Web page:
‘Every day I walked in here to play’: Taurasi, Griner reflect on 2019 season
PHOENIX — Writhing on the ground, tears welling in her eyes, Phoenix Mercury center and six-time all-star Brittney Griner simply hoped it wasn’t serious. With excruciating pain emanating from her left leg following a collision with Chicago Sky guard Allie Quigley, her mind quickly raced to the darkest of scenarios. The catastrophic ramifications of a ligament tear or bone fracture went far beyond that night’s plans, a playoff matchup with the Sky, but it was the only thing Griner could imagine.
“Not right now… this can’t happen right here,” Griner thought. “(Is) this really going to happen the very first playoff game?”
Griner, arm draped around fellow Mercury superstar Diana Taurasi, limped back to the Phoenix locker room as the game’s second quarter waged on behind her. The initial prognosis was positive, with tests revealing no major structural damage, yet the pain remained intense. Somehow, through some combination of pure determination and the wonders of modern medicine, Griner mustered up enough courage and grit to reenter the game, battling through the seething pain for a few minutes midway through the third quarter before ultimately calling it a night.
Griner, who led the WNBA in scoring with an average of 20.7 points per game, acted as the galvanizing force for a Phoenix squad decimated by injuries. Whether it was Taurasi’s hamstring, Sancho Lyttle’s knee, Essence Carson’s calf, or any of the other seemingly endless injuries that had defined their season, Griner withstood it all to lead the Mercury to their fourth consecutive playoff appearance. And yet, not even she could escape the apparent curse that had been placed on her team.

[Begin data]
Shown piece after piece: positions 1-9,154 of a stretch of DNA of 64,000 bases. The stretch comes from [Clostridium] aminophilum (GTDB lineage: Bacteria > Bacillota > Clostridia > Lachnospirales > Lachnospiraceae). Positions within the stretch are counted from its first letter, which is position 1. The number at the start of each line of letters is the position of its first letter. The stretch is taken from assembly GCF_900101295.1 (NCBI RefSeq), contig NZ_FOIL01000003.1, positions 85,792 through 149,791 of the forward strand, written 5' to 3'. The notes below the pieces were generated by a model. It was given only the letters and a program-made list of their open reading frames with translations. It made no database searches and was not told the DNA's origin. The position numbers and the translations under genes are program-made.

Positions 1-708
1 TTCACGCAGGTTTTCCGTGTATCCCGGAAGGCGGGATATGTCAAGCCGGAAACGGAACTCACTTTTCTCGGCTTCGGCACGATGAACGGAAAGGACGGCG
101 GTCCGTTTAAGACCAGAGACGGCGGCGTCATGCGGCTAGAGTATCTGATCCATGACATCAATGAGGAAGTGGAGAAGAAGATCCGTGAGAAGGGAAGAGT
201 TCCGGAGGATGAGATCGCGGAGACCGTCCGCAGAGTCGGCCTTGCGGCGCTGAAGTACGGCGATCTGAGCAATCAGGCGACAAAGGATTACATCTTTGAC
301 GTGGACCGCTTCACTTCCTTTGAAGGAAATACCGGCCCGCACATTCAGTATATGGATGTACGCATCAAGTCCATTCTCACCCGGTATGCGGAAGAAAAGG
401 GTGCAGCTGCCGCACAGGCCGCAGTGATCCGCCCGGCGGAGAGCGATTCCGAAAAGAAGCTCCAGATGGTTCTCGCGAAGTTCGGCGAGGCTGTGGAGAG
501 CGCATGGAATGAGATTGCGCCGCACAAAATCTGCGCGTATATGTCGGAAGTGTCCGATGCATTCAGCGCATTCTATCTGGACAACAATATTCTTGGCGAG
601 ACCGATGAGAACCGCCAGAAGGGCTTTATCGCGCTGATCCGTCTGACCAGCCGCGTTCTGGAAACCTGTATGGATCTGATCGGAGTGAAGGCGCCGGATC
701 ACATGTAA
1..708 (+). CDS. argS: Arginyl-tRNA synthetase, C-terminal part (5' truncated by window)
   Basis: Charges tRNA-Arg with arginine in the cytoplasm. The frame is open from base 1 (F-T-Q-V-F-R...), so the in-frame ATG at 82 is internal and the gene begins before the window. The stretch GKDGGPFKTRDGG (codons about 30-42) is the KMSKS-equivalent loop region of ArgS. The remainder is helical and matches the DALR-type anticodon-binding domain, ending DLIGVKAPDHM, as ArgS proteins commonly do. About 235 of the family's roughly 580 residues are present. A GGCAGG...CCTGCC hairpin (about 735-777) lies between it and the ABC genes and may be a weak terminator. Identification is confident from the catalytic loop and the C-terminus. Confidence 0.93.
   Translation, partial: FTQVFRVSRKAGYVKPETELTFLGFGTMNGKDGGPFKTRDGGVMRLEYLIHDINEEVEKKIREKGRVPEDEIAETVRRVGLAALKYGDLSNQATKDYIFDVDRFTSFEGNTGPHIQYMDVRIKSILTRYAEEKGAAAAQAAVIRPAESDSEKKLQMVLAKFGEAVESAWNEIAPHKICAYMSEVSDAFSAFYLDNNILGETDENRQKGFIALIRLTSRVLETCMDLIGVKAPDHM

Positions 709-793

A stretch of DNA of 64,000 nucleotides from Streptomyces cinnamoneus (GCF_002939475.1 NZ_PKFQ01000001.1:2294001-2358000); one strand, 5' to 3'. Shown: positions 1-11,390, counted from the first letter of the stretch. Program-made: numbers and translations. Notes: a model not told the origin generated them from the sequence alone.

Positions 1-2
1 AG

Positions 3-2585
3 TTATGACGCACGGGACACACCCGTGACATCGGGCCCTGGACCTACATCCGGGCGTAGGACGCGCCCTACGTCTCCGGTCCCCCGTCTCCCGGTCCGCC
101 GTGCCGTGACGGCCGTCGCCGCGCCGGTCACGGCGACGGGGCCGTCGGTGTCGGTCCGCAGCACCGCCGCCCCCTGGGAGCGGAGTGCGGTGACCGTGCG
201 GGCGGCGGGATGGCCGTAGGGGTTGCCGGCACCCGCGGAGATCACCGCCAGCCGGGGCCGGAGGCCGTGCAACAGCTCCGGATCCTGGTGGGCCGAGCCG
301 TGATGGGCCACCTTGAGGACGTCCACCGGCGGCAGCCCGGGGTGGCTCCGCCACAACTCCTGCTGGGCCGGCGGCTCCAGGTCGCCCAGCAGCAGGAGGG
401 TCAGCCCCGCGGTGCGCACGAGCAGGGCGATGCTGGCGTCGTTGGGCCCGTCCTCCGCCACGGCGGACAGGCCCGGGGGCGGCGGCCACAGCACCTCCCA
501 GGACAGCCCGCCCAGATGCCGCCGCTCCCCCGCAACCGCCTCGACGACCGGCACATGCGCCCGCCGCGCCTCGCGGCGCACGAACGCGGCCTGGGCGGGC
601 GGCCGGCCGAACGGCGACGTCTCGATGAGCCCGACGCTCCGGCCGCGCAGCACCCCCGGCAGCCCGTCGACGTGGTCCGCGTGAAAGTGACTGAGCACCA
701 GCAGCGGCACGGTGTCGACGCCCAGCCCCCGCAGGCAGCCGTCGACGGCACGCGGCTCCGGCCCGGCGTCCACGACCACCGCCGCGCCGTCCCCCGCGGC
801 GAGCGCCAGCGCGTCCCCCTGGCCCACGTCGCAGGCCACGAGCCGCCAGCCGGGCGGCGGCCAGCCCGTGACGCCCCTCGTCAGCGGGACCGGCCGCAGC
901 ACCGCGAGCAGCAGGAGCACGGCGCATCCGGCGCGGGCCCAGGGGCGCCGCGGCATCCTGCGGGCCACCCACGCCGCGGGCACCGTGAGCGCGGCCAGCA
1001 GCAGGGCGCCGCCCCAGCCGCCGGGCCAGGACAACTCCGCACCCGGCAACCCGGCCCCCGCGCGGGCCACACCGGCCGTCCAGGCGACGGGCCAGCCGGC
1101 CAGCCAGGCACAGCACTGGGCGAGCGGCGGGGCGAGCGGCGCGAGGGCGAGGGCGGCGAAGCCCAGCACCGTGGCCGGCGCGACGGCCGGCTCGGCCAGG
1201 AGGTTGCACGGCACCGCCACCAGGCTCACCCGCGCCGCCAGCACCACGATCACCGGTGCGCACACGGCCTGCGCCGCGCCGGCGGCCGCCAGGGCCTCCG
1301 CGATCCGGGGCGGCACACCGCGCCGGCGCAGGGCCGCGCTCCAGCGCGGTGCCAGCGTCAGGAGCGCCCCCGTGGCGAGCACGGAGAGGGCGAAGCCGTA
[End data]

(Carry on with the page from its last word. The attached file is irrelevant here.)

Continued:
“I don’t know if we need to come up here and burn some sage or something, get the bad spirits out,” Griner said, jokingly, but also not. “I have never been through a season where this many people on the team I’ve been on had this many injuries. I mean, we had that one game, I think we had two people on the bench. I was just like ‘What are we doing? What is happening?’ So yeah this was definitely a first, and hopefully a last.”
Taurasi’s season ended much like it began, with the WNBA’s all-time leading scorer watching from the sidelines. The 37-year-old Taurasi battled a litany of injuries in her 15th season in the league, recovering from back surgery throughout the 2019 season before ultimately suffering a hamstring injury that eliminated any chance of a meaningful return to action. She set career lows in nearly every statistical category, including games played, points and field goal percentage, and yet her focus never wavered. She worked tirelessly to get fully healthy and return to the court, knowing that her presence could make or break a team with legitimate championship aspirations.